Don't underestimate the power of the Force...
Naked Neck/Turken Thread - Page 1459
I recently went to the local dog pound to hire a possum trap and came out adopting a lovely NN hen! She was found running down a local street and brought in.
She is currently extremely afraid of humans and most things. She spends most of her day perched in a tree. Does anyone have experience of taming NN birds and have any tips to pass on?
Treats and time.
Mine are several gens (actually many gens) and they still occasionally have "stubble", never actual feathers and the stubble disappears I assume at molt.
Question - has anyone ever used an electric fence for naked necks? I have one currently set up for my cream leg bars' paddock and the fence info says that poultry are insulated by their feathers (and only get shocked if their comb touches the fence). So I'm thinking that a naked neck is more likely to get a shock. Was thinking of using something non-electric for the NN paddock and just being more vigilant (biggest risk is aerial predators anyway), but thought I'd ask...
- Ant Farm
By today's count....69 to 71. I'm having a hard time remembering them all right now. Of those, 26 are the chicks and the rest are either already laying age, or just reaching laying age. It only seems overwhelming when I actually think about the number.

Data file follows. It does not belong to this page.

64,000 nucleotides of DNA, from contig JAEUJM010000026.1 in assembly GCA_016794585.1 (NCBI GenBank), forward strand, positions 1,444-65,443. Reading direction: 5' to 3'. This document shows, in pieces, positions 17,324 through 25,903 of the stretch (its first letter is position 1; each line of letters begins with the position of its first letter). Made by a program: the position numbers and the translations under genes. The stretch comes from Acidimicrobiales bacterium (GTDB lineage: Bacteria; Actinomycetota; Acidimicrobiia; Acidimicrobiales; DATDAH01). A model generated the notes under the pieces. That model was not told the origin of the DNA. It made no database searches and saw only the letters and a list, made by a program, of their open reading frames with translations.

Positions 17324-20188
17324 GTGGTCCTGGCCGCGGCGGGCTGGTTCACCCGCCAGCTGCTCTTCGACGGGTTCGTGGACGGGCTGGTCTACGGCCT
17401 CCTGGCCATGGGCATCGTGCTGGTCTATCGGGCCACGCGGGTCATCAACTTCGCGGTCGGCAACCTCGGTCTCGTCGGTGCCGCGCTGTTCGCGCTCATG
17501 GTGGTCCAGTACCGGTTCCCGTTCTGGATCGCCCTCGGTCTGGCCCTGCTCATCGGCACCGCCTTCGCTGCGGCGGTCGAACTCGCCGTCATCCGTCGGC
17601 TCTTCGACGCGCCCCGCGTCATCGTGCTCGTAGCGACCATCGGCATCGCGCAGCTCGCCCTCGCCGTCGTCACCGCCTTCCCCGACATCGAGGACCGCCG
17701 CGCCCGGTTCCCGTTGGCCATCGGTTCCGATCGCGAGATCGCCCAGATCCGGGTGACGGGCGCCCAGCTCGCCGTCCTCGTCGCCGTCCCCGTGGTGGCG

When I told my husband (three years ago) that I'd like to get some chickens he surprised me by buying me a small coop that would comfortably hold about 4 birds. It sat in our yard for two years while I did research on chickens and chicken keeping, and then debated with him over where the coop should go. (I won that debate. I win all the debates. ) Well, when I had finally decided on the breeds I wanted I left to get "four" chicks from the feed store....and came home with ten instead. Since then the numbers have just kept increasing. So have the projects.
LMAO! I thought I was the only one who used the force while driving! My husband and son laugh at me when I gesture with my hand to "push" another car out of my way.
IIRC that's one of the main leg feathering genes and is recessive.. but it helps a lot with leg feathering when combined with other leg feather genes.
It is also the same gene that drives show breeders crazy- they actually call it "stubs". It floats around just a little good as you observed..